I have been blessed with three sisters. My mom used to call us built-in-friends. She always told us to be nice to each other, because we were who God picked as lifelong relationships for one another. Sometimes it was difficult to follow that advice. Often, it was downright impossible.
I’ve gone thru ups and downs with all of my sisters. Sometimes we are at similar places in life, have lots to talk about and share with each other. Other periods of life are harder on the relationship. When one, or several of us are having a rough time in our own lives, getting together is usually equally rocky. Even if our difficulties have nothing to do with each other, somehow it’s easy to dump on somebody you know has to love you anyway. It’s not right to do that, but that’s kind of how it works out.
From an outside perspective I think it occasionally looks like my sisters and I have a totally Utopian relationship. We are very tight. We laugh a lot. Sometimes we laugh so hard we cry – and at things that nobody else would even find funny. We’re fiercely protective of each other, but at the same time we’re each other’s worst critics. We nit-pick. We tease. The hardest lessons I’ve had to learn are frequently delivered to me by one of my sisters. I think God put them in my life to be teachers, friends, confidants and the voice of reason. Let me tell you though, it’s hard to hear those “tough but true” words from the girl who used to beg just to have an opportunity to play dolls with you.
I know not everyone has a sister, let alone three. And I think there’s the risk of romantacising anything you don’t have in your own life. I frequently thought about how great it would be to have an older brother (the one type of sibling I do not possess). I pictured football lessons in the front yard, set-ups with hot older guys, car rides to the mall and general coolness from a big brother. But as an adult I now realize that an older brother would have probably picked on me mercilessly, terrorized me at night, laughed at my male crushes, embarrassed me in front of my friends and generally been a total pain. I think it is easy to have unrealistic expectations of relationships you’ve never experienced.
I was reminded of this today as I was reflecting on my sister’s wedding last weekend. Coming into marriage, often people’s expectations are sky-high of their new spouse. Especially in situations (like my sister’s…and mine when I got married) where you haven’t ever lived together. You don’t know what to expect. You have on those awesome rose-colored glasses and anticipate folding laundry together sharing your deepest feelings. You’ll spend evenings cooking meals as a team, blissfully sharing responsibilities, so in love that you bend over backwards just to make him/her feel your total devotion and adoration. Anyway, the new spouse thoughts got me thinking of sister relationships and how easy it probably is to wish for a sister – and in those wishes, picture a totally perfect version.
So, I guess this whole post is just to say. I love my sisters. They are my best friends in the world. But, they drive me nuts sometimes. I’m mean to them more often than I’d like. Sometimes it’s not on purpose, but other times, it kind of is. We always talk things thru, apologize and laugh or cry together, but frequently it’s not pretty. We see the worst and the best of each other. We are privy to the pitfalls of each other’s lives, often pulling each other out of those pits and being the first ones to deal with the damage that’s been done down there. I’m thankful for the open honest relationships I have with my sisters. Even when they are hard on me. Regardless of the times I want to smother them with a pillow to make them be quiet. I appreciate just knowing that what we have is real. I love that I’m not judged for the mistakes I’ve made, rather that I’m accepted as is, but encouraged to become more like Christ.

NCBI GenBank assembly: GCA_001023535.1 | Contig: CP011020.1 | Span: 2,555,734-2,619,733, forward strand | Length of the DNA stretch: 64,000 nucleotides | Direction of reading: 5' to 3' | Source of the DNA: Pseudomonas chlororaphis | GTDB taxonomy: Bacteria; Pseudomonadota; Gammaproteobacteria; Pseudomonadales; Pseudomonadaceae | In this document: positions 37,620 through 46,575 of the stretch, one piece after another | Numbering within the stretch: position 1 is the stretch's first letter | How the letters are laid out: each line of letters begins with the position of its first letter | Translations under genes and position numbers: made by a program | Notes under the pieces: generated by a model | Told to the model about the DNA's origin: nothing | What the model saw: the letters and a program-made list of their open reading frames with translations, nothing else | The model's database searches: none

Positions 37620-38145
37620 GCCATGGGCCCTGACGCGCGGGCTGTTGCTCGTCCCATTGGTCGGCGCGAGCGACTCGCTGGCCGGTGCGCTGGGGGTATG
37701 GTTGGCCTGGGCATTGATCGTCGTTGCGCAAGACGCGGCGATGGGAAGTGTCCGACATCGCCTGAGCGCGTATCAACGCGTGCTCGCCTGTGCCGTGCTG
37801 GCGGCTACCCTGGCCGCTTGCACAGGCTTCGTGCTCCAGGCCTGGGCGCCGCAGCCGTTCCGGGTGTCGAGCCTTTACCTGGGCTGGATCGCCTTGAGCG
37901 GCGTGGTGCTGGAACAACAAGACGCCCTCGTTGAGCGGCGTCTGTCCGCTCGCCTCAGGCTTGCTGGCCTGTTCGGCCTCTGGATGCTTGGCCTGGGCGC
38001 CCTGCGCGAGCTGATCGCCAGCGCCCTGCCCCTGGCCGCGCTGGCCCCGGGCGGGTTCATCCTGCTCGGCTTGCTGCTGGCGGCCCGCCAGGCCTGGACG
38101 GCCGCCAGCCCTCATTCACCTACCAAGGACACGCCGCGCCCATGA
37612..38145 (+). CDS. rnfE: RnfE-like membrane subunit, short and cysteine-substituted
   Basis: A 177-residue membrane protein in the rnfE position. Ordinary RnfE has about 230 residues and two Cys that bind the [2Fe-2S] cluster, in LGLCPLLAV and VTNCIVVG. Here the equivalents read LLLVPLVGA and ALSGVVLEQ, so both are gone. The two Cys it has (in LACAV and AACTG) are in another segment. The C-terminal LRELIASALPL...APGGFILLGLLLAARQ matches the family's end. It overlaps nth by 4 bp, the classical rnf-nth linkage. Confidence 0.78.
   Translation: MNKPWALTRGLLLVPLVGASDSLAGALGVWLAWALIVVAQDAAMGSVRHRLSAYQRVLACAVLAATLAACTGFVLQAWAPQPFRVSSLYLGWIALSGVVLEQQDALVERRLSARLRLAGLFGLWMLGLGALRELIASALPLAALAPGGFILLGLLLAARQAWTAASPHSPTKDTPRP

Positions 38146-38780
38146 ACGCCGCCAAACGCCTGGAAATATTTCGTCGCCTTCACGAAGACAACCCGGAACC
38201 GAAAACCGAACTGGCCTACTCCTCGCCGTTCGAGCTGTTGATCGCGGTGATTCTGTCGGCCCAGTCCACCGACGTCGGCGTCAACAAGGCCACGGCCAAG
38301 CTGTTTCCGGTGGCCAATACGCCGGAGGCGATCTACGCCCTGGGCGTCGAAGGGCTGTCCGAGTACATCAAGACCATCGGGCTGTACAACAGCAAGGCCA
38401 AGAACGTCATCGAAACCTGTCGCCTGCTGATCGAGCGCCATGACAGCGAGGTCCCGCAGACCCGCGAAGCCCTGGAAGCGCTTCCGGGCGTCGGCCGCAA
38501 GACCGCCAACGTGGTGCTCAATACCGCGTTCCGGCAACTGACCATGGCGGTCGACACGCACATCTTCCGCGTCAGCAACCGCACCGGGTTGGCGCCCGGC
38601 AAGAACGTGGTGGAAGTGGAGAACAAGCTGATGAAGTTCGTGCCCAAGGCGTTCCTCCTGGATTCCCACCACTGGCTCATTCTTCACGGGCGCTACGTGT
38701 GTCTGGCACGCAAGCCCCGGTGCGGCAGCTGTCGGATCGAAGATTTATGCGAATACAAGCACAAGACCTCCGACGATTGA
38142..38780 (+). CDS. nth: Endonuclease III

As families blend, you get new siblings. My sister just inherited three brothers. Her husband just got three sisters and a brother out of the deal. Actually, at the gift opening last night, my new brother-in-law’s dad (my dad-in-law-in-law?) witnessed a kind of snarky exchange between a couple of us sisters and commented “Man, I’m glad I have boys.” Melding people into new relationships can be tricky, especially if the expectations coming in are unrealistic. For those of you without a sister of your own, a word of warning…be careful what you wish for. Sisters are a bundle of a lot more than sleep-overs, whispered secrets and manicure/pedicures. They are the relationships that will develop your character – a process that is full of discovery, disaster and discussion. I would advise setting the following expectations. Expect tears. Expect pouting. Expect to not like what you hear. Anticipate having to explain the same thing more than once, and still be misunderstood. Expect hugs that you don’t really want to participate in. In the end, expect to be blown away by all that a sister really is. Totally and completely worth it.
PS: This photo was taken by the fabulous Emily Hall. Book her if you want an amazing experience with all things photography related.